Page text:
Conservation is too conservative in the UK

By Paul Robinson - 27 Aug 2014 6:8:13 GMT
Conservation is too conservative in the UK

The native and popular (even in fiction) dormouse is Muscardinus avellanarius , while the edible dormouse, Glis glis is a much larger beast that is well established in a small area where it escaped from a Rothschild collection in 1902! Would you know which dormouse is in your teacup, or would you even classify the 2 species as endangered - or common as an alien rabbit. Confusion reigns, but nowhere more so than in an unscientific and very badly-advised government; Hazel dormouse image; Credit: © Shutterstock

When we go on about invasive species, as in the two-part story here in - Invasive Ali+en Species, part 2, linked to part 1, we expect responsible organisation, scientific consultation and accredited "labour" to perform some minor surgery on the ecosystem. What we have in a new UK example (not the first) is a botched up and apparently right wing plot to shoot or destroy anything that takes shooters' fancy.

Pheasants, pigeons and several other familiar birds, along with the abundant Pere David and fallow deer were all introduced for sport at some time in history to the British Isles. Probably the British abroad took foxes and deer with them too, in the same "sporting" mode. Historical accuracy isn't really that important as long as the deer don't destroy the vegetation or bird aren't encouraged by gamekeepers to occupy artificial habitats to the exclusion of native fauna. If, however, we rant on about these destructive but traditional activities, we become as blinkered as the hunting set who don't see anything wrong with it.

Live and let live is the motto behind many people's attitude to these species and the people who make money from shooting. Long may that liberal approach apply to all sides the native and the introduced often reach an equilibrium in a region, but with care, they still have to (attempt to0 remove the American crayfish, the mink and the Japanese knotweed from the UK New controls announced in the UK parliament try to prevent invasive species but could easily damage native barn owl, red kite and even innocent climate-change newcomers.

The 300 or so non-natives cost £1.8m pa. Clearing up these organisms could reduce that, or create more need for conservation if native species are affected. The John Muir Trust and the RSPB, the Mammal Society and the National Trust believe an error has been made by using a 1981 list. In the last third of a century much has changed. The large blue butterfly and many mammals and birds such as the water vole or the magnificent white-tailed eagle have been re-introduced. Even though they are native, they are classed by this 1981 list as alien. The barn owl is a really obvious mistake, because of its role in the ecosystem. Placed on an antiquated list last century, it was regarded then as liable to uncontrolled introductions (to control rodents) but is now threatened by lack of suitable farm buildings. Nest boxes are built now for their occupation because they keep down the rodent population.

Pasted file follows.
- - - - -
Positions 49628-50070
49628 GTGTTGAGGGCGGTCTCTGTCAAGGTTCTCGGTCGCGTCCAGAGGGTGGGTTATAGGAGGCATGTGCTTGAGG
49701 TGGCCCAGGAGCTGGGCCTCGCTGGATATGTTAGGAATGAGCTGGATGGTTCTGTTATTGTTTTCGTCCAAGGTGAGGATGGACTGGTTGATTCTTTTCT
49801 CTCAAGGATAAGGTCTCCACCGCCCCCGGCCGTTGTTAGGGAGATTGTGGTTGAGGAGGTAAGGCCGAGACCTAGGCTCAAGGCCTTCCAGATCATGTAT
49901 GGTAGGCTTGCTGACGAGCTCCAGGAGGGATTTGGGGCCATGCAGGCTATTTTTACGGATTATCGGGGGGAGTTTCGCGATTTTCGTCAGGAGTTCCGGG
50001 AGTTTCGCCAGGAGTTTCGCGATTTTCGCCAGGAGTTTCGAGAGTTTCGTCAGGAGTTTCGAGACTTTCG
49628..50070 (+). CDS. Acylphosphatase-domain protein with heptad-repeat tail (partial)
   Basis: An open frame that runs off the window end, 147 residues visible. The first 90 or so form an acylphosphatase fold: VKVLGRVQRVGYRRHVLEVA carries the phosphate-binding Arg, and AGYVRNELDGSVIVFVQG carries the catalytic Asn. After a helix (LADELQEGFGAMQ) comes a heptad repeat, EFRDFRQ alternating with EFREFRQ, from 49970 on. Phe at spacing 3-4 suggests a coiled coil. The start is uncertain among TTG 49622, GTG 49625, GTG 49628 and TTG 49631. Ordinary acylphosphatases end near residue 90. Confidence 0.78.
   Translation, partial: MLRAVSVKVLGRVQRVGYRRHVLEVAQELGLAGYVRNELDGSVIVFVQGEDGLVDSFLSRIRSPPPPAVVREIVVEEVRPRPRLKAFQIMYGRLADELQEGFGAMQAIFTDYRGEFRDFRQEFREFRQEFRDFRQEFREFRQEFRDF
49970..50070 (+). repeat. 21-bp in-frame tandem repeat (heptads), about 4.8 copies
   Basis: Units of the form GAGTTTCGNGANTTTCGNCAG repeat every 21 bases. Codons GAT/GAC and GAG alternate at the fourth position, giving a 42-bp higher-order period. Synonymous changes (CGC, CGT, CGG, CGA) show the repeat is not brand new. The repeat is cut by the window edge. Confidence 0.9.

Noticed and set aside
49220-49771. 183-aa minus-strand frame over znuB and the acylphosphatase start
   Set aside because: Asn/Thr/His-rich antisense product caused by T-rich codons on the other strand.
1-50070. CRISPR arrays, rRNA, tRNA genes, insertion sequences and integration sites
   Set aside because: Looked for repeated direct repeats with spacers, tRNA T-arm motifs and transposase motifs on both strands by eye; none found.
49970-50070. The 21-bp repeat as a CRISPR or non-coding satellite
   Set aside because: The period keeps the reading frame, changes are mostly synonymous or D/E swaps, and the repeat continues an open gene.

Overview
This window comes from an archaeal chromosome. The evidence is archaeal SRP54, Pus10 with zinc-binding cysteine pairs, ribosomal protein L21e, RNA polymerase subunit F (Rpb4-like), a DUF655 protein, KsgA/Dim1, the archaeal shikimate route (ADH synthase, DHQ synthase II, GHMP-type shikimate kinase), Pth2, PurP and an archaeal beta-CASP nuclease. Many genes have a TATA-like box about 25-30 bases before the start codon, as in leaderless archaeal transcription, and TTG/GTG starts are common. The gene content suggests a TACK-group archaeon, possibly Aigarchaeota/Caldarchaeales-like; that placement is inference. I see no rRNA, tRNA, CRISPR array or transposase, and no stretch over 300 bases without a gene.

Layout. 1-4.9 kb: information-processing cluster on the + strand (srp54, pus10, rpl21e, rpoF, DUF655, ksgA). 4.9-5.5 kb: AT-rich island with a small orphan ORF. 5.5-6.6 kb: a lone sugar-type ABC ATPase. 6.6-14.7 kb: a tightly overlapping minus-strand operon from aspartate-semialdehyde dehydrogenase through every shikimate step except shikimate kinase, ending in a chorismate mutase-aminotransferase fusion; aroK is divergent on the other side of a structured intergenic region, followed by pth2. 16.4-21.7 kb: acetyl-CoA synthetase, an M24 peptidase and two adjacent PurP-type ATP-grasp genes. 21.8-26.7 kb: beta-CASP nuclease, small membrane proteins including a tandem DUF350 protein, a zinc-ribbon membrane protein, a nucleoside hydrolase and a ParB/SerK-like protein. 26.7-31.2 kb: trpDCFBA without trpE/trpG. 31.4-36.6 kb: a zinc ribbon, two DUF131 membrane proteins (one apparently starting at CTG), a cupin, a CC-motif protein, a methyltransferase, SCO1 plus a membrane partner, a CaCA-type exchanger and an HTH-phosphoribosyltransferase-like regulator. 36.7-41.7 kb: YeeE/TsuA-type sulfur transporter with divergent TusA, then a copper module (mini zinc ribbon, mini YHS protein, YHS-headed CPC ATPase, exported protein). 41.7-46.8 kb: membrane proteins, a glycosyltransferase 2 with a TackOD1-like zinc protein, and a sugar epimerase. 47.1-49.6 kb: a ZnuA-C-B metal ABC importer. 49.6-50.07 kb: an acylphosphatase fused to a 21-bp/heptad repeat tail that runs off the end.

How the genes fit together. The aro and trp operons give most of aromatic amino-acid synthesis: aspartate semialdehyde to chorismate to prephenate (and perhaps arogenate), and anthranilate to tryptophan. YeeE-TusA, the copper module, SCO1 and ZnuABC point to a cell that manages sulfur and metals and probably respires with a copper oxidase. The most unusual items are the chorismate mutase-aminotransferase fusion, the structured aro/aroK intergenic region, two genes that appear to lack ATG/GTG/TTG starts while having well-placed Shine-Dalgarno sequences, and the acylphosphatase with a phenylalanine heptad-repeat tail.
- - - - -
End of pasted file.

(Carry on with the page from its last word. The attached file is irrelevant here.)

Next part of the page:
Narrow thinking and freedom for landowners to destroy vital conservation work are these major grouches. The government is very much at sea on this vital land issue. The Zoological Society of London believe the influx of birds (eg. the stork) and butterflies (eg. the milkweed, Danaus plexippus) as global warming affects the country is particularly valid. If they survive, these species will become virtually native, as they live across La Manche (otherwise known as the English Channel) in France quite equitably with similar niches.

The Observer have another side to the argument here, with their - Battle in the Countryside.